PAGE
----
Inside the original pitch for Uncharted

The earliest days of one of the PS3's biggest hits

Before there was Uncharted, there was Project Big.

In 2005 Naughty Dog was a game studio best known for charming, cartoonish action adventures like Crash Bandicoot and Jak and Daxter. But the studio had bigger ambitions, and wanted to create a more sophisticated blockbuster, something with human leads and lots of action. The team toyed with a number of ideas — at one point they even considered a game set in a high-tech underwater station; a few months later BioShock was announced — but ultimately settled on a pulpy action adventure in the vein of Indiana Jones, now widely known as the Uncharted franchise.

The first in the series, Uncharted: Drake’s Fortune, is the kind of game that Josh Scherr, who now has worked at Naughty Dog for nearly 15 years, had wanted to make for a long time. “I absolutely loved Raiders of the Lost Ark as a kid,” he says. “I saw it in the theater when I was 10 years old. I’ve always loved that [style of] romantic adventure.” But before they could make the game, they had to sell Sony on the concept.

Above you can see the original pitch video for the game, codenamed Project Big, that would become Uncharted. A combination of concept art, animation tests, and lots of buzzwords, the video does a remarkable job of showing the core of the Uncharted experience. There are a number of aspects that are different — roguishly handsome hero Nathan Drake is much goofier in these early stages — but the video gets across the fundamentals of the series: an adventure with a focus on both stunning set pieces and strong characters. And that’s part of the reason Scherr was excited to work on the game in the first place.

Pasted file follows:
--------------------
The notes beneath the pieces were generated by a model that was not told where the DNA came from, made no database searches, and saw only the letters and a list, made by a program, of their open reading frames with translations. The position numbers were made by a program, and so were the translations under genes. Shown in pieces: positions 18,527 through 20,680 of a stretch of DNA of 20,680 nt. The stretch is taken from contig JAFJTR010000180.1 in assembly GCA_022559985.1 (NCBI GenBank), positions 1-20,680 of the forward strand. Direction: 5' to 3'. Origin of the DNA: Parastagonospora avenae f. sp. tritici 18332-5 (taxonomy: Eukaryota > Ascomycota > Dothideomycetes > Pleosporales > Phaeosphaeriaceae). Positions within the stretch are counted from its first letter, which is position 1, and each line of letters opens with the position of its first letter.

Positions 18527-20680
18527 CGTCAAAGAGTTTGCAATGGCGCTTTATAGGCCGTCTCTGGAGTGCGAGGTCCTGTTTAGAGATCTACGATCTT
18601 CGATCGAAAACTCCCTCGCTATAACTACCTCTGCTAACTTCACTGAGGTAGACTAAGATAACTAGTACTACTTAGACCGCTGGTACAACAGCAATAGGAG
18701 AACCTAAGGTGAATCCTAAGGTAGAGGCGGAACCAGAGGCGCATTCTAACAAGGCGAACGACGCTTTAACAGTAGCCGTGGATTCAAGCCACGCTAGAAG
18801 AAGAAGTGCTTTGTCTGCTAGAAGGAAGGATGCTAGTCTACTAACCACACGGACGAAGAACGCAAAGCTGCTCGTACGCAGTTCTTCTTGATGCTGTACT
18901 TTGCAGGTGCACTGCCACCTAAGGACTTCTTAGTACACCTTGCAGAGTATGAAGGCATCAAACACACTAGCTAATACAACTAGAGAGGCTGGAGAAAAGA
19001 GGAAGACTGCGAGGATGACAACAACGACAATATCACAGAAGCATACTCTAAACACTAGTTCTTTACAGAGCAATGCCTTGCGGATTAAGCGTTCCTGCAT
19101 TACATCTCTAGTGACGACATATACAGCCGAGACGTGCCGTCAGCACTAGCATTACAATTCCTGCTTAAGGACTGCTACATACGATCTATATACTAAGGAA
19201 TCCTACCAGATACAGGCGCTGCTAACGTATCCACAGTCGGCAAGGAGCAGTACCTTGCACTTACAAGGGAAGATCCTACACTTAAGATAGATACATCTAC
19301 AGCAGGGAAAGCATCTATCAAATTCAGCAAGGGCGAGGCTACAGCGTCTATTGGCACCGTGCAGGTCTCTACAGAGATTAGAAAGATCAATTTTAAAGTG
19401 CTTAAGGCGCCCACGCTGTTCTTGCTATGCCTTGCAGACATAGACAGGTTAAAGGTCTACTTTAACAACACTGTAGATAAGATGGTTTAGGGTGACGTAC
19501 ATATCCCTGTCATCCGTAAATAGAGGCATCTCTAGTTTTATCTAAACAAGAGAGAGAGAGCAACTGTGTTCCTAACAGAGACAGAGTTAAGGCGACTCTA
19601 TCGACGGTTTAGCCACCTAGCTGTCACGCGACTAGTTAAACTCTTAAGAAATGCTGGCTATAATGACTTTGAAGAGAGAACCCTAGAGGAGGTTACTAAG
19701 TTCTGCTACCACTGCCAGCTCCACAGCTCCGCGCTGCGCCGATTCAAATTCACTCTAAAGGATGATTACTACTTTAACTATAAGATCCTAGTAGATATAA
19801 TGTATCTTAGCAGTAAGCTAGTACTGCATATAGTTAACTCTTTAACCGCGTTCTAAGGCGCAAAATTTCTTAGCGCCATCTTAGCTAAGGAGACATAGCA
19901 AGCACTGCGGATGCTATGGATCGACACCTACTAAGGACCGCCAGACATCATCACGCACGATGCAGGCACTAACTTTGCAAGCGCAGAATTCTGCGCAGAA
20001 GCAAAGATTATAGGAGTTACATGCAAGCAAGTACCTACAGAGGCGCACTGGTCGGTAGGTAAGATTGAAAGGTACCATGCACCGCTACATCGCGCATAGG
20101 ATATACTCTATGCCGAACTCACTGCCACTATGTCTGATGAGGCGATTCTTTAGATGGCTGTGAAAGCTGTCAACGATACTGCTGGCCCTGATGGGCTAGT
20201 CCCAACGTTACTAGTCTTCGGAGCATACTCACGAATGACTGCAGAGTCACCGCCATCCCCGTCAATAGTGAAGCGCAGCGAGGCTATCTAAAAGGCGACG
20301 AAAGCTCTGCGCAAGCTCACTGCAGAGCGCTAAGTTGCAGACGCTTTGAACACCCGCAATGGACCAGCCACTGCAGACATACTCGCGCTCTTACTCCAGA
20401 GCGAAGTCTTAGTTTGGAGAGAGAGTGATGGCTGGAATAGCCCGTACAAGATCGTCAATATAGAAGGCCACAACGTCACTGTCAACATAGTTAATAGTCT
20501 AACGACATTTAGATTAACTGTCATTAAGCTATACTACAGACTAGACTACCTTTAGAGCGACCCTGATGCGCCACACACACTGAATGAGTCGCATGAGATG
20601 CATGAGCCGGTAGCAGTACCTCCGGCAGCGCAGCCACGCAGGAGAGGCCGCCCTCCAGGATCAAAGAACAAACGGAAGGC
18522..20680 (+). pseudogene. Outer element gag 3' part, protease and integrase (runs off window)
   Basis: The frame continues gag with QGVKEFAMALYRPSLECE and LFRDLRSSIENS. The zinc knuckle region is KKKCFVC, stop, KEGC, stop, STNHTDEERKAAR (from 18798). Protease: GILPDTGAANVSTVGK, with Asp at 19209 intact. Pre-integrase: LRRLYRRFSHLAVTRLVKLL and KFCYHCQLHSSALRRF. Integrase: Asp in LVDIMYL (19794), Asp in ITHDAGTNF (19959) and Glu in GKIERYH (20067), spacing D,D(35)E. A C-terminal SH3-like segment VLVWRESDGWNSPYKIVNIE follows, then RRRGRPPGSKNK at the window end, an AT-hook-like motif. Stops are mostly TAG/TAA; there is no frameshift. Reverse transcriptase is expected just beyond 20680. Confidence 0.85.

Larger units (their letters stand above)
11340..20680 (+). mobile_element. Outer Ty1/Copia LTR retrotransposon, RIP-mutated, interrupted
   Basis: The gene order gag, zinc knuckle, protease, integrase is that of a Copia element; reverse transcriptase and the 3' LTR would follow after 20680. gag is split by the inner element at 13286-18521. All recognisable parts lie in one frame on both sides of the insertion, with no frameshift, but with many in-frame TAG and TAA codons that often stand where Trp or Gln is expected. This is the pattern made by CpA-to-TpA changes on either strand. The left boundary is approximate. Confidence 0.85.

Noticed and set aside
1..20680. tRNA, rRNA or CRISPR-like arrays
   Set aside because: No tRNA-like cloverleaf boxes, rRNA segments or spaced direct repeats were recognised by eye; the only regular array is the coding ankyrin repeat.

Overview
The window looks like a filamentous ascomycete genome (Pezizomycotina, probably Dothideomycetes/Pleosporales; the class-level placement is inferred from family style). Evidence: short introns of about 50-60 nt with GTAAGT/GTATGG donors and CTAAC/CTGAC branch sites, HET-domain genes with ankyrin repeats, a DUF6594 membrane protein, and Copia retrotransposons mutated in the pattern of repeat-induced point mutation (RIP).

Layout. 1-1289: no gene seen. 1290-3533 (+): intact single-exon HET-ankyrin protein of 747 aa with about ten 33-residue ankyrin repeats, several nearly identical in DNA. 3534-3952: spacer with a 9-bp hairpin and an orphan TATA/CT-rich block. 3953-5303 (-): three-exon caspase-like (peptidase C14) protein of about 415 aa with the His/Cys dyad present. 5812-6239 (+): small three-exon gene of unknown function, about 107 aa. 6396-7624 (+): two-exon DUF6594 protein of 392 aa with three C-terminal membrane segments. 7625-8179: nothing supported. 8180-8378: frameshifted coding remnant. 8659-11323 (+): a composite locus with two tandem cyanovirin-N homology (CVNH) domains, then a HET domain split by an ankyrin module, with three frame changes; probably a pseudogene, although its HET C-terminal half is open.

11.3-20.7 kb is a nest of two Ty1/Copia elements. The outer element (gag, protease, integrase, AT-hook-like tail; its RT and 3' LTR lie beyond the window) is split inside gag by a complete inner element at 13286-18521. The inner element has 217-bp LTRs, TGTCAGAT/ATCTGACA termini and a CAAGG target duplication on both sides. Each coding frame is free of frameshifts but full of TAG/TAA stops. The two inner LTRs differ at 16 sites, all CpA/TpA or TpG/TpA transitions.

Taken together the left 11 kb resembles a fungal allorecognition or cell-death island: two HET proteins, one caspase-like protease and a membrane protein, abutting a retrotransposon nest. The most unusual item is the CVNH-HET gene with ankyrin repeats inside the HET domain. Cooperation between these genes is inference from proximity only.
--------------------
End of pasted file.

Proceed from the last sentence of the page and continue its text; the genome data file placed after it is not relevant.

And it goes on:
"The thing that we wanted to focus on from the get-go were characters and story," he explains. "That was something we felt that — particularly back in 2005, 2006 when this first started getting developed — was something that was sort of an afterthought in the majority of video games out there. So we really wanted not only to tell this pulpy, action adventure-style thing, but also really try to develop some relatable, entertaining characters and have the story be what pulled you through the game."